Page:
oppressed in my bosom, fainting,
beating slowly.
I have no voice, I have no tears,
I faint, I die, and in such pain
I  have barely enough strength
to grieve and tremble.
Gods of the Underworld
And will you die, O wretched woman,
when youth’s
flower adorns you?
And you allow yourself to be oppressed too much
in hard slavery through blind love.
Stars!…Who wakes me from that strong lethargy,
in which weakness and fear held me!…
How I find again my first desire!
How different am I from myself!…
O either death the nearer it draws
becomes less horrible;
or dismay in the cruel encounter is less
for one who chooses to lose life;
to my soul are not now so terrible
or so fearful those shades,
those ghosts and those voices.
Gods of the Underworld
You can take nothing more
from this courage of yours than empty honour.
Think, O incautious young woman,
he who dies,
never rises again.
I know, Gods, I know,
but perhaps my beloved breathes his last,
perhaps from his lips
with his last sighs
my name is heard.
Ah no, save him, let my beloved Admetus live,
and Alcestis carry out the decrees of heaven,
illustrious victim of love and fidelity.
Gods of Avernus, hear
my prayer, great and sacred.
To you, for my husband,
I consecrate myself.
Gods of the Underworld
Then come, death receives you,
and shows you the path of Lethe.
The ancient, ancient ferryman
already calls you, cries to you,
hurries you, hurries you,
from the bank.
Come, the ancient, ancient ferryman
cries to you, hurries you,
from the bank.
Hear me, stop! Ah, too quickly,
Gods, you answer my prayers!
My fate is worthy of pity.
Suffer at least that a wife
and mother receive embrace,
take her last leave
from her husband and her children.
Gods of the Underworld
Let it be granted you.
Do not be perturbed, no,
merciful gods,
if I leave you
for some moments.
Even without the strength
of my vows,
I shall die of love
and of happiness.
(Mime of the Gods of the Underworld)
Scene 3
(A room in the palace. Courtiers celebrate the unexpected recovery of Admetus.)
From the happy place, sad thoughts,
away, fly, fly, away.
May smiling pleasures
return and surround the throne.
Now that death his fury
has taken elsewhere and mourning and weeping,
and the stars are fairer
and for us more happily revolve:
you that have love as a friend,
loving brides, ardent lovers,
garland yourselves
with scented fresh roses and rejoice.
From the happy place, sad thoughts, etc.
Scene 4
Lord, never more sincere was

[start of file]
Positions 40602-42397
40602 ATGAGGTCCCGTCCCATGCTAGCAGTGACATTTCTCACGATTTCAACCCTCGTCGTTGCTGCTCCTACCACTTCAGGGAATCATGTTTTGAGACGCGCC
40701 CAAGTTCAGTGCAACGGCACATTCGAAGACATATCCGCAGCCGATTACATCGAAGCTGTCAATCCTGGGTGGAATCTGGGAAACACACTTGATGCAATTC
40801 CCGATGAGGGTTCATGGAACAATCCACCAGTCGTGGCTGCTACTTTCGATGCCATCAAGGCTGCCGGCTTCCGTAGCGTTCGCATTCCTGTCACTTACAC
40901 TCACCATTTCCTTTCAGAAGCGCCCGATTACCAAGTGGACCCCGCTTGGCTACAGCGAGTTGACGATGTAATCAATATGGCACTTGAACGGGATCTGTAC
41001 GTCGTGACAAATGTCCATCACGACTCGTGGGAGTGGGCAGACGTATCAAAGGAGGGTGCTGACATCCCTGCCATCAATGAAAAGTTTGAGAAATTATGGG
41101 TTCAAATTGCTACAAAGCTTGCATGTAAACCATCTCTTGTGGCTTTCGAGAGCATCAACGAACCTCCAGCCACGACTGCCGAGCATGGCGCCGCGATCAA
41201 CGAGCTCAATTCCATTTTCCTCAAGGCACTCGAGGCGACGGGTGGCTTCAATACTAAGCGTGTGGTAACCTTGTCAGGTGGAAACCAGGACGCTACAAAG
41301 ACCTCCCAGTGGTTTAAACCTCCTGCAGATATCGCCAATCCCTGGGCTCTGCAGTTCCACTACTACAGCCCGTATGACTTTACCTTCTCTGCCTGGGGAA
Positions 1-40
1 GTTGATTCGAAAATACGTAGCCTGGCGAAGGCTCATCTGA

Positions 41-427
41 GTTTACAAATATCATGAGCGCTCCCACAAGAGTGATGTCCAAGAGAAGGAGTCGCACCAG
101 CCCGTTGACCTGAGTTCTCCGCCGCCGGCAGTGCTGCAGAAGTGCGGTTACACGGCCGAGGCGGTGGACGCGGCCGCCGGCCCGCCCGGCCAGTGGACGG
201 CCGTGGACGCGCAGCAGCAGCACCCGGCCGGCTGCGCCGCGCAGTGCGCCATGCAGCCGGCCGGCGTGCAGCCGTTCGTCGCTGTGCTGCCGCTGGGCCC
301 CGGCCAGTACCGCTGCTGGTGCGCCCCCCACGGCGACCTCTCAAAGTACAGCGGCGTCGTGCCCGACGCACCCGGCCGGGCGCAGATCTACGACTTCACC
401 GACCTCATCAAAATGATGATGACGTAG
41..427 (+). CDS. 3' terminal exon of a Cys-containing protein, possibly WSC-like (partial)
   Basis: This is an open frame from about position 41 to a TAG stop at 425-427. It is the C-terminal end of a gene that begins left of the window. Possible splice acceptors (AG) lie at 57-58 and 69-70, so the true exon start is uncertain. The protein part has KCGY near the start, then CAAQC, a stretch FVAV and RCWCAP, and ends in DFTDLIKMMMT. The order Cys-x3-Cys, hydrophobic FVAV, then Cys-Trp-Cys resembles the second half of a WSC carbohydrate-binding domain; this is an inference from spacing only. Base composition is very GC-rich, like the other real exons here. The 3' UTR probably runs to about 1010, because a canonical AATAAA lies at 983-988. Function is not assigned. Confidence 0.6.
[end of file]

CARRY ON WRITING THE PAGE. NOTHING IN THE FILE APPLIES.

the loyal People’s rejoicing.
How the fear of losing you afflicted them!
They love you as father, respect you as ruler:
in you rests their happiness.
No, the People’s delight is not too great,
when from such sad bouts of weeping
and of grief,
pitying our prayers,
heaven restores you.
From what lethargy, Evander,
I now awake;
and what portent steals me from the tomb!
Still encumbered by images of death
my mind wanders; to other things
my astonished thoughts dare not turn;
suspended still in awful doubt,
I know not if I dream or if I wake.
Ah, live, my king. Happy days
fate promises you.
Entertain more cheerful ideas in your soul;
think of rejoicing. From our love
is granted the life that returns to you;
our weeping has won it from heaven;
one of your dear ones has fulfilled the oracle.
How! What do I hear?
What did the God say?
The king will die unless another
dies for him.
Barbarous decree! And you believe…
Yes! You are revived and in a moment.
This is not by chance,
nor by human help;
it is the work of heaven.
There was one, lord,
who offered to die for you;
it is vain to doubt it.
O too unjust, O strange
wish of the gods!
O famous sacrifice
of a faithful friend!
Evander, he who thus
makes a gift of life,
deserves it more than any other.
And to whom do I owe so much?
It is not clear.
And Alcestis? And my wife?
Where is she? What is she doing?
Why does she not come to rejoice with me
at this unexpected happiness.
Here is Alcestis.
Scene 5
(Alcestis, Ismene, and the attendants of Alcestis join them.)
Adored wife, and yet again
I see you, I am with you, am yours,
I clasp you to my bosom.
Death was painful to me for the love of you;
my beloved Alcestis
I love life so much.
Our dear children may heaven keep,
I only desire
in our sweet bonds
to pass my days, and then
to die in your arms.
(Wretched that I am! What shall I say?)